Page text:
Serving Suggestions

Leah LeMoineJanuary 1, 2016
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Fancify your food with hand-crafted bowls, plates, trays and other utilitarian works of art.

Sure, you could slap a plastic mixing bowl on your dining table and spear salad out of it with a workaday fork. But where’s the artistry – or fun – in that?

“Servingware is an incredibly important – though perhaps overlooked – part of any kitchen,” says Lisa Olson, owner of Practical Art in Phoenix. “You use it every day, whether you think about it or not. At a communal meal, you pass a bowl around the table and everyone takes from it. On a night in eating takeout, you dish out your food with a large serving spoon… Using artisan-made servingware improves these everyday experiences, adding unique style and quality to each meal.”

Olson and other Valley kitchenware purveyors suggest investing a little more thought into each meal – from solo snacks to dinner parties – and honoring delicious food by serving it in or on beautiful vessels.

“I think it brings you immediately into a very comfortable home environment,” says Nancy Ruben, owner of The Embellished House in Scottsdale. “If you go to the effort of doing this, this is something you’re giving as a gift to your guests. It’s part of who you are.”

Kirk Laibe, owner of The Linen Tree in Scottsdale, agrees. “It makes your life richer and fuller and makes the setting that much more glamorous and that much more beautiful,” he says. “There’s nothing better than having quality pieces that you can cherish and you know will last and that people will remember you for.”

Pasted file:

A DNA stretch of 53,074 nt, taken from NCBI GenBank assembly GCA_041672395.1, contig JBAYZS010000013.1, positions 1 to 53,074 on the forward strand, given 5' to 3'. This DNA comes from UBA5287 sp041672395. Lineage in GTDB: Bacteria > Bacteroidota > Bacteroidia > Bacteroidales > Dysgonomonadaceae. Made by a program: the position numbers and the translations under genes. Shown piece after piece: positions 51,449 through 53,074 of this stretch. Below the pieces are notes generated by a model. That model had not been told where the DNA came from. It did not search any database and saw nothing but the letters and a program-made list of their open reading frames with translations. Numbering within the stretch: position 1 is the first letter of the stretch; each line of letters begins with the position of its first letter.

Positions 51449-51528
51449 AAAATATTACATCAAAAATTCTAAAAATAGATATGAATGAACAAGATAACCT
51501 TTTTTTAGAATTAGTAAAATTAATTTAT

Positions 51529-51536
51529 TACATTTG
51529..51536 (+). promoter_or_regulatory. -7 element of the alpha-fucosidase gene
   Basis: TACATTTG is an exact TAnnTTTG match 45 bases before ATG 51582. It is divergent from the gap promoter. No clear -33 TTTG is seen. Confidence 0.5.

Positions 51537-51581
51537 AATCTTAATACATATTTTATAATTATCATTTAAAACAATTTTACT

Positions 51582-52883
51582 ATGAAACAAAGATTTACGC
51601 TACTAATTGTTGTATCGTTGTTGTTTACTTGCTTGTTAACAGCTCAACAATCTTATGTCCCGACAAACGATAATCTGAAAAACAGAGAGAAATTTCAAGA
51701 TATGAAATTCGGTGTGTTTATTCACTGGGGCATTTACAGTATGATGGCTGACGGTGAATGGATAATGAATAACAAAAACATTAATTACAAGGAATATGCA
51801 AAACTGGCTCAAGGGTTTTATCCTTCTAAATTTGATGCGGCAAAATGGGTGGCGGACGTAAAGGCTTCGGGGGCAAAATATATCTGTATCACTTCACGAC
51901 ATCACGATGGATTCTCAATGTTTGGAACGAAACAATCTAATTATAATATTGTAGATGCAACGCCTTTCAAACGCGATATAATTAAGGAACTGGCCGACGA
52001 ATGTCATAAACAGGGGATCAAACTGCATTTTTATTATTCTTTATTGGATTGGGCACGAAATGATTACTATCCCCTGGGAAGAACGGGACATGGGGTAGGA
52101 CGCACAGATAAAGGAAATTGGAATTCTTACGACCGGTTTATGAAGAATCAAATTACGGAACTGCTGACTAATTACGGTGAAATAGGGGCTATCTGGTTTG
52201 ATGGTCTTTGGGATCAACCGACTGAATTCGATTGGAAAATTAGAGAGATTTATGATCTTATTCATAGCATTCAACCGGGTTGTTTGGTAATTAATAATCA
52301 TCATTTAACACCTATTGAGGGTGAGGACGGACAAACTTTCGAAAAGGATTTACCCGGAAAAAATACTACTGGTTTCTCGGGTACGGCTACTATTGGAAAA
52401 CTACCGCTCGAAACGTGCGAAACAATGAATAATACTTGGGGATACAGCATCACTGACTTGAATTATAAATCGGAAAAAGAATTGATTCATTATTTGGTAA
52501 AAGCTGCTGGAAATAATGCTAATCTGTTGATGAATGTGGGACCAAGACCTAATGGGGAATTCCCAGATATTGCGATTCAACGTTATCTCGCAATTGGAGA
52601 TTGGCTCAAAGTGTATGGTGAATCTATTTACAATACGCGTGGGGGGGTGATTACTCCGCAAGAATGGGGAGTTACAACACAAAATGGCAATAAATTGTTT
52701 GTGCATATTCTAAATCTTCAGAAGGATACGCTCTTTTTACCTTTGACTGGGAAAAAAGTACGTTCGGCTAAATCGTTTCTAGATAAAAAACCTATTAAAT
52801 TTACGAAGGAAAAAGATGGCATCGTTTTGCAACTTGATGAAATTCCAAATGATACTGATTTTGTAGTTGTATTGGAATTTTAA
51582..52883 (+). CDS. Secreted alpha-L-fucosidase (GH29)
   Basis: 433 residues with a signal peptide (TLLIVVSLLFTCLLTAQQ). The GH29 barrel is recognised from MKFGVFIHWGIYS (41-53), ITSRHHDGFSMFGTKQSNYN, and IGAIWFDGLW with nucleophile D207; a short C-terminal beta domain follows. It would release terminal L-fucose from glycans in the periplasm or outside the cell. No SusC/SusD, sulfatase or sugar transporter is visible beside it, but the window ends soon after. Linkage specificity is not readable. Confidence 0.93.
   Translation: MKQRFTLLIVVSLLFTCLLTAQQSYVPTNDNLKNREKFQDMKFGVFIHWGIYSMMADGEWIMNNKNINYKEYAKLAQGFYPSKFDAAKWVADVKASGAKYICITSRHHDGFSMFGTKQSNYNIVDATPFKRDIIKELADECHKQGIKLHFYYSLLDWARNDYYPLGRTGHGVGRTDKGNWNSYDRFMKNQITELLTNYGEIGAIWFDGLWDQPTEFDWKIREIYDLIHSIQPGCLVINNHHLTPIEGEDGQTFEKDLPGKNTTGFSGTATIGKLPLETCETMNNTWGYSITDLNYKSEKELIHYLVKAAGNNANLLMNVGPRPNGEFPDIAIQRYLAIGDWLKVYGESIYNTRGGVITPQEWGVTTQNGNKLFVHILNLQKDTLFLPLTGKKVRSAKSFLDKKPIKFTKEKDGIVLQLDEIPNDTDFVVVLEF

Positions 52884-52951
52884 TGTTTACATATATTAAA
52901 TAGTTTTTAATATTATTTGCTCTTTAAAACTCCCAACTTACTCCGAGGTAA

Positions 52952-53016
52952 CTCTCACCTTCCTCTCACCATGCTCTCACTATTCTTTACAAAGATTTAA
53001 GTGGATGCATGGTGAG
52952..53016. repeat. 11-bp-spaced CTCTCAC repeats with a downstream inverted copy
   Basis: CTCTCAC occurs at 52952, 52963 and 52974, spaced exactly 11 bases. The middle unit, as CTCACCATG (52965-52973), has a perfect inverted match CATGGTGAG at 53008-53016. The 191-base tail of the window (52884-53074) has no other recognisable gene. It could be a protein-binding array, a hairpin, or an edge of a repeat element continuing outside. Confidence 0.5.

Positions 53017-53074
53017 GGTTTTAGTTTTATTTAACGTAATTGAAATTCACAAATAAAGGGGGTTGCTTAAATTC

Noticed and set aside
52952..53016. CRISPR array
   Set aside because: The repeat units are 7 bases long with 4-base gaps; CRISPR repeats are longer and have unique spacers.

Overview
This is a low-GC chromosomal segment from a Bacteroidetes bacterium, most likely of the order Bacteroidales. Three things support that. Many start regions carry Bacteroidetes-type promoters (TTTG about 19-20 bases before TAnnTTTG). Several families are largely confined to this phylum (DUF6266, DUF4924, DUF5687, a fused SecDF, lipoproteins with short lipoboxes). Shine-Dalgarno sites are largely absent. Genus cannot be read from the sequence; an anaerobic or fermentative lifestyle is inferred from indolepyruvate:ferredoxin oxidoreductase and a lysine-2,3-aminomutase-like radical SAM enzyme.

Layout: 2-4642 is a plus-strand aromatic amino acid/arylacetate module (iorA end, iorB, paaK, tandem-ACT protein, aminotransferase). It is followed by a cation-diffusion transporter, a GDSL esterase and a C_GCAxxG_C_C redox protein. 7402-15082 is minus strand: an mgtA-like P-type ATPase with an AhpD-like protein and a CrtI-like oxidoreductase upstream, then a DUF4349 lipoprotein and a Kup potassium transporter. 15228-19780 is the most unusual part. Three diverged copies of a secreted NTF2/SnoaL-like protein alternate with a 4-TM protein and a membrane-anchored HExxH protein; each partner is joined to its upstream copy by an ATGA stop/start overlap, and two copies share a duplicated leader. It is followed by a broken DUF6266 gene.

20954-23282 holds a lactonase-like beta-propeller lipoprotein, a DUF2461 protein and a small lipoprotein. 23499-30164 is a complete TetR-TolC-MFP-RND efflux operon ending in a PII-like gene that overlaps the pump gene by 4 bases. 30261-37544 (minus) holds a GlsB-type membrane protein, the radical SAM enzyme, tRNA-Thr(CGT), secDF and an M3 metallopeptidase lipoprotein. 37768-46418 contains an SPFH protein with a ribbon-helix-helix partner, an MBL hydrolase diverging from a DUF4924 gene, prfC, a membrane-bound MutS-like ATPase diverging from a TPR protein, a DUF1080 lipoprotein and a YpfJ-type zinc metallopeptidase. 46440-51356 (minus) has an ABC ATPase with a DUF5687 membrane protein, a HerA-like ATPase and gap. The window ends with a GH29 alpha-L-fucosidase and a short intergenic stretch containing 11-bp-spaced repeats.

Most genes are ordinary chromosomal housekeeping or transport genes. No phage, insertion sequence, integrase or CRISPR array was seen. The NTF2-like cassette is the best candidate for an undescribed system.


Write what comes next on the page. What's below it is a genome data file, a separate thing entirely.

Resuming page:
To transition from big-box basics to more artful, hand-crafted pieces, Olson recommends starting small.

“Switch from your everyday coffee mug to a handmade creation and watch how it makes you smile each morning as you fill it up,” Olson says. “Purchase one wooden spoon to see if you like it. Slowly but surely, you will redesign your kitchen and fill your home with functional art that tells a story. Also, don’t worry about finding pieces that all match – part of the fun is finding the unique creations that resonate with you.”


Photo courtesy match; The  Linen Tree

The Linen Tree
6137 N. Scottsdale Rd., Ste. 111, Scottsdale
Owner Kirk Laibe says Match’s hand-crafted Italian pewter coffee set ($160-$550) is “a centerpiece to be enjoyed with a group sitting around, having an after-dinner coffee… and taking the time to relax. When you go to Europe, they entertain. When they serve you tea or coffee, it’s a ritual almost.”



Photos courtesy Two Plates Full; Two Plates Full

Two Plates Full
10337 N. Scottsdale Rd., Scottsdale
“Buying fun, colorful serveware can bring alive any set of dishes, no matter what the color scheme,” says owner Terri Weisz, who will be moving her shop to a new location this month (new address above). “If you can’t afford a new set of dishes, you can add a colorful salad plate or bowl with your own dinnerware.” Weisz says plates and platters like this “Sisters” one ($135) can be customized with varying sizes, numbers of people and sayings, starting at $18.95. “People tend to think that hand-painted or made by an artist is always expensive, but that is not always true. Artists are trying to create pieces that are affordable to everyone, and we at Two Plates Full try to carry them.”



 Photo by Lisa Olson; Practical ArtPractical Art
5070 N. Central Ave., Phoenix
Owner Lisa Olson carries the work of more than 100 Arizona artists, including these canary wood utensils by Dan Basinski (three-spoon set, $75) and ceramic nesting bowls by Aimee Marcinko (set of four, $80).


 Photo by Lisa Olson; Practical Art


“Just as a chef utilizes the finest ingredients to produce a meal, these artisans craft their creations using the finest methods and materials… The result is not just a fantastic utensil, but an heirloom, that if cared for can be passed from one generation to the next.”



Photo by Angelina Aragon; The Embellished House

The Embellished House
15551 N. Greenway Hayden Loop, Ste. 143, Scottsdale
Mixing and layering are owner Nancy Ruben’s mantras when she designs tablescapes. “Just stack, stack, stack,” she says, like she did with these Vagabond Vintage creamware plates (3 for $60), Park Hill vintage ice cream scoop ($30) and Ragon House votive ($11), which she uses as a glass. “You can use these little appetizer plates and platters for small dinners, tapas, brunch, dessert. I just think they’re really sweet.”


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